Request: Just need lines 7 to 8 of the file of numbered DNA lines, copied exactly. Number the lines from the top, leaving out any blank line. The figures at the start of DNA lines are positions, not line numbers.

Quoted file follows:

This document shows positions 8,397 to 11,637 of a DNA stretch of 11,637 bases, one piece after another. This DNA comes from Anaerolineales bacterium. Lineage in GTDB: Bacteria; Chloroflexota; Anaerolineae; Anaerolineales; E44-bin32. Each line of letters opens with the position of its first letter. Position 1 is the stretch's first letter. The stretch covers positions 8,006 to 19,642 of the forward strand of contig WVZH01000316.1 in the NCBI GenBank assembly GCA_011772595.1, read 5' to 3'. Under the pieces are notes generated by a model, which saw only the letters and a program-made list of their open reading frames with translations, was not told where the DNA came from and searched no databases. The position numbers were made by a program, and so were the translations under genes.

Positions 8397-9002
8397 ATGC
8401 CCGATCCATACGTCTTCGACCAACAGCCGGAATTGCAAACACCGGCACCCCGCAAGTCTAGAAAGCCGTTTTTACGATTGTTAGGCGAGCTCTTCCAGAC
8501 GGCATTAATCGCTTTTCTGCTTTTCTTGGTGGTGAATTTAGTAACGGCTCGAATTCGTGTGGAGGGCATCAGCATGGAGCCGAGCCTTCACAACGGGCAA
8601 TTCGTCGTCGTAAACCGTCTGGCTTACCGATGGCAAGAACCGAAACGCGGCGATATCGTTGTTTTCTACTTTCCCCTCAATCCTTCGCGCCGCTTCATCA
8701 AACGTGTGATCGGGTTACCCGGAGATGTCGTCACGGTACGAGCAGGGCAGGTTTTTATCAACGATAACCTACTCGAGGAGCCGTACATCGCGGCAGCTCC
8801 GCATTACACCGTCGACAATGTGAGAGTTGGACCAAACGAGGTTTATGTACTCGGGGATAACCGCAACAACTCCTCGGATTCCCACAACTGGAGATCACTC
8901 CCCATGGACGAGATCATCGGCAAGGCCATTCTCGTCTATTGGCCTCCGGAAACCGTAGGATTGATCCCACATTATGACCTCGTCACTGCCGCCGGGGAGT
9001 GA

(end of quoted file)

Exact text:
8701 AACGTGTGATCGGGTTACCCGGAGATGTCGTCACGGTACGAGCAGGGCAGGTTTTTATCAACGATAACCTACTCGAGGAGCCGTACATCGCGGCAGCTCC
8801 GCATTACACCGTCGACAATGTGAGAGTTGGACCAAACGAGGTTTATGTACTCGGGGATAACCGCAACAACTCCTCGGATTCCCACAACTGGAGATCACTC